Assessing information provision and respondent involvement effects on preferences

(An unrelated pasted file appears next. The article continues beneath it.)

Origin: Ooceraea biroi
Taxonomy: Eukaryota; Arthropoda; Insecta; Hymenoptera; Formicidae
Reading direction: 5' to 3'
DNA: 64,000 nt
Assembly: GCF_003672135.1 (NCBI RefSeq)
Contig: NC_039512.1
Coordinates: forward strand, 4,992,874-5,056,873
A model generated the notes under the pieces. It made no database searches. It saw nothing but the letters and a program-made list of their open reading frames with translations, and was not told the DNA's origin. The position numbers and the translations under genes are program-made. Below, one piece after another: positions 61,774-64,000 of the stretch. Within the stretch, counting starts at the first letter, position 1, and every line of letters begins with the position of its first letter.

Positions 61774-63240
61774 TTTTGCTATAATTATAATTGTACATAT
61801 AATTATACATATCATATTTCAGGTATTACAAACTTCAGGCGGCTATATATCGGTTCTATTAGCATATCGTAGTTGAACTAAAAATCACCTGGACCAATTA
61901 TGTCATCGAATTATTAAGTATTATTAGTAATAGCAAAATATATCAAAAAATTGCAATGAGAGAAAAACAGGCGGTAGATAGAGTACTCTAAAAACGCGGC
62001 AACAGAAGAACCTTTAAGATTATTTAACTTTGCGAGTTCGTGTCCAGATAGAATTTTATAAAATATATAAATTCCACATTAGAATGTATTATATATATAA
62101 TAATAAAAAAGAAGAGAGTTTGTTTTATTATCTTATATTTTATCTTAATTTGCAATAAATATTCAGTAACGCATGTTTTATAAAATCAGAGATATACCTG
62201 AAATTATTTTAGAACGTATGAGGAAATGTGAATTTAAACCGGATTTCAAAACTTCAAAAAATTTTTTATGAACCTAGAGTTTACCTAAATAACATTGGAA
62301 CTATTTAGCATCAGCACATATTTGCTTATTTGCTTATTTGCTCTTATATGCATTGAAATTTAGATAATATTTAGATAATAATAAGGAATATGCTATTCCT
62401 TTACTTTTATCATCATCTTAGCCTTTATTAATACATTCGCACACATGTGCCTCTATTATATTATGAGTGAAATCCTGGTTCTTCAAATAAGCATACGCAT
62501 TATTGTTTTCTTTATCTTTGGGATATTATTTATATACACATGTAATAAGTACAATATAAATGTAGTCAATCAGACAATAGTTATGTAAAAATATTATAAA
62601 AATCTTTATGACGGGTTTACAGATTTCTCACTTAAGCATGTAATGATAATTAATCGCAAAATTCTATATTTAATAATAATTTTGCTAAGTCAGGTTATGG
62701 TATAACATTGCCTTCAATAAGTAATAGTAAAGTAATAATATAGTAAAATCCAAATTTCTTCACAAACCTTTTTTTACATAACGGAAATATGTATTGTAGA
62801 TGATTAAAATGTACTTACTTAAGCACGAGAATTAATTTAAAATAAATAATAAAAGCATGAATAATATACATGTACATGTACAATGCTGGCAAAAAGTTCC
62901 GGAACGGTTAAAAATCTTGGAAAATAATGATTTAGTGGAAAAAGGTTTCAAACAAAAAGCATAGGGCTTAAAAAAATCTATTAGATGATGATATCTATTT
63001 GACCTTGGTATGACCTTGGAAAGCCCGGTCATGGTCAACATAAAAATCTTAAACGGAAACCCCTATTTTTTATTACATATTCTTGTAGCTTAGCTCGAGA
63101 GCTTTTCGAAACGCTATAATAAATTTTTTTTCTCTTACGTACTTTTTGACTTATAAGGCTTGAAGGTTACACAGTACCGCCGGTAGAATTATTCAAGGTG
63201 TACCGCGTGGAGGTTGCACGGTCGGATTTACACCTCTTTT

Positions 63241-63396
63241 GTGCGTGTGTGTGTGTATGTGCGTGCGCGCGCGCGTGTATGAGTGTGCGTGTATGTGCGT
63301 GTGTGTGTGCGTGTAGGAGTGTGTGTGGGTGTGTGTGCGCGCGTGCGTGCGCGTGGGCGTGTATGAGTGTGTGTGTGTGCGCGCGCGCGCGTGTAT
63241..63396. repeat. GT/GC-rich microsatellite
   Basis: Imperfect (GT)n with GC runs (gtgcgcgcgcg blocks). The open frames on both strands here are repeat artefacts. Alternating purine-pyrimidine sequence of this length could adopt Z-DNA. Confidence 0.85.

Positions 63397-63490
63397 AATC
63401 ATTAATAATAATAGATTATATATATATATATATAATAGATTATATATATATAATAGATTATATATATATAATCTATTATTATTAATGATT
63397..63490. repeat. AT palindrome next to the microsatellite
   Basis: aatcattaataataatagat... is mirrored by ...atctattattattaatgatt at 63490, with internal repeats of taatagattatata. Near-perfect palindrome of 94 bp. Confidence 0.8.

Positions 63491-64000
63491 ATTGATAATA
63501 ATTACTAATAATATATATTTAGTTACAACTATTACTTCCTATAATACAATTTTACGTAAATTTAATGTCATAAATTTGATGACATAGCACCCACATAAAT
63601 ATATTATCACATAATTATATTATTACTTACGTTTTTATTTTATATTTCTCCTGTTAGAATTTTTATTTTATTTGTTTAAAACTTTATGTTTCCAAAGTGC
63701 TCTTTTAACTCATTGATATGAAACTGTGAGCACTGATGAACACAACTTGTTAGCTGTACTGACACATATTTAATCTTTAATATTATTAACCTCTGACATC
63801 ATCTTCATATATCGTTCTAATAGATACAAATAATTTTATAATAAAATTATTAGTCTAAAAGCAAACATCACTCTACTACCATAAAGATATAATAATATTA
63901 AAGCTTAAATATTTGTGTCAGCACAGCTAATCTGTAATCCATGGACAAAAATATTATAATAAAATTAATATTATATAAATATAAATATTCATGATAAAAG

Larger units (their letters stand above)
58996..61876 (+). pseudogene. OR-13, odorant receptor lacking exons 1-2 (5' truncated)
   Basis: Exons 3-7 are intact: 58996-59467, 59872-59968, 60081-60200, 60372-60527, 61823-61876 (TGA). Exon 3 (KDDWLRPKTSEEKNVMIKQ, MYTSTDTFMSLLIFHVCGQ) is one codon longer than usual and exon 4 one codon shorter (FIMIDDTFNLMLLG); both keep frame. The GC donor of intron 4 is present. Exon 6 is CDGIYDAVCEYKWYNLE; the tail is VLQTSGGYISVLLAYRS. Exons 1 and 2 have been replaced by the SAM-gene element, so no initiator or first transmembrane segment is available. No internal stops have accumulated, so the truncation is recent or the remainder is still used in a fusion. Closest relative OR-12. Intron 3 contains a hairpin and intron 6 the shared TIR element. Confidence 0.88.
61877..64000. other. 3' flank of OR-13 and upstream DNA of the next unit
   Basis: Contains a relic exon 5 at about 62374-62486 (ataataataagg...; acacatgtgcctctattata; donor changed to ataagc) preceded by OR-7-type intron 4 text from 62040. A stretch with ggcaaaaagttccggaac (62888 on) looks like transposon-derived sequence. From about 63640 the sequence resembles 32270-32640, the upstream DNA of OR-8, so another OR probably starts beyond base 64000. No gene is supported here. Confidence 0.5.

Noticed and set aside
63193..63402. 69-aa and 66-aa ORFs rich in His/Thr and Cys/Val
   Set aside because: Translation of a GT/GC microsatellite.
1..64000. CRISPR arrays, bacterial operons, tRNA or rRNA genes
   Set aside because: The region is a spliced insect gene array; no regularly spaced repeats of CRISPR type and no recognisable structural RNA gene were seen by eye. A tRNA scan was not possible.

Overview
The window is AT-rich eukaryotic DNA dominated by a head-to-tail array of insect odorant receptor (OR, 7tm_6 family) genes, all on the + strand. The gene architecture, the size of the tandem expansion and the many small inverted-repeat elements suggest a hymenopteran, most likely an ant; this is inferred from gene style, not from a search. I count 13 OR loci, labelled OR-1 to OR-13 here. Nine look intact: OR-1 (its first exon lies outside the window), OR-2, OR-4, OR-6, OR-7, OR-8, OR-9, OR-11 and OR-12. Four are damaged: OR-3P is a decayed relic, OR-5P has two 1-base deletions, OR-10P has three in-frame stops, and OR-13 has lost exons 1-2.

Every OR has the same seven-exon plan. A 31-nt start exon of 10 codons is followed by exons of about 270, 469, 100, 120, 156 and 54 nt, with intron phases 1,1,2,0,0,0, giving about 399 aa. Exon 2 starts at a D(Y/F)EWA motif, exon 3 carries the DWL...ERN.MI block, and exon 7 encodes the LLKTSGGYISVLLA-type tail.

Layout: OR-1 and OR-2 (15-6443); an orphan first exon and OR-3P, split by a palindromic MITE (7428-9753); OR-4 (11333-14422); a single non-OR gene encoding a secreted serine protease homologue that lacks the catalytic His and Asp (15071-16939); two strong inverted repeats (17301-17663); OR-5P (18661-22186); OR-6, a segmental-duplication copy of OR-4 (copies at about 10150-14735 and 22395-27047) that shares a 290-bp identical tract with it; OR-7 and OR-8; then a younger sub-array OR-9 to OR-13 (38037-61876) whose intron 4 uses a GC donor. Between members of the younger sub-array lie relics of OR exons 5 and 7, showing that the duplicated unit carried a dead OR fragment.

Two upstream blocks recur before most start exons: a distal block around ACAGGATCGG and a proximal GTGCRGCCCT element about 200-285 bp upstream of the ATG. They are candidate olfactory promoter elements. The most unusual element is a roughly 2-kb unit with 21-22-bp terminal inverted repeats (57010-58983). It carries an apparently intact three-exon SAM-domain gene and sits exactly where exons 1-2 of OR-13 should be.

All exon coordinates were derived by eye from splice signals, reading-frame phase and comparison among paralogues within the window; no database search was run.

We develop a test of the effect of information and respondent involvement on preferences for passive-use values using three treatments. Individuals from a rural community participated in one of three groups, each with a different level of involvement in the valuation assessment. The first group was highly involved, attending three meetings which allowed for information acquisition and preference construction. The second group was involved in a single meeting, and the third group was minimally involved through telephone contact and the completion of a mail administered survey. The hypothesis examined was that the degree of involvement in the exercise would affect the magnitude and consistency of preferences across the groups. The hypothesis that the preferences differ was not accepted. Furthermore, the hypothesis that variances in preferences would be higher in less involved groups was also rejected. While the analysis is based on relatively small samples the findings suggest caution in claiming that increasing degrees of respondent involvement improve economic measures of trade-offs.
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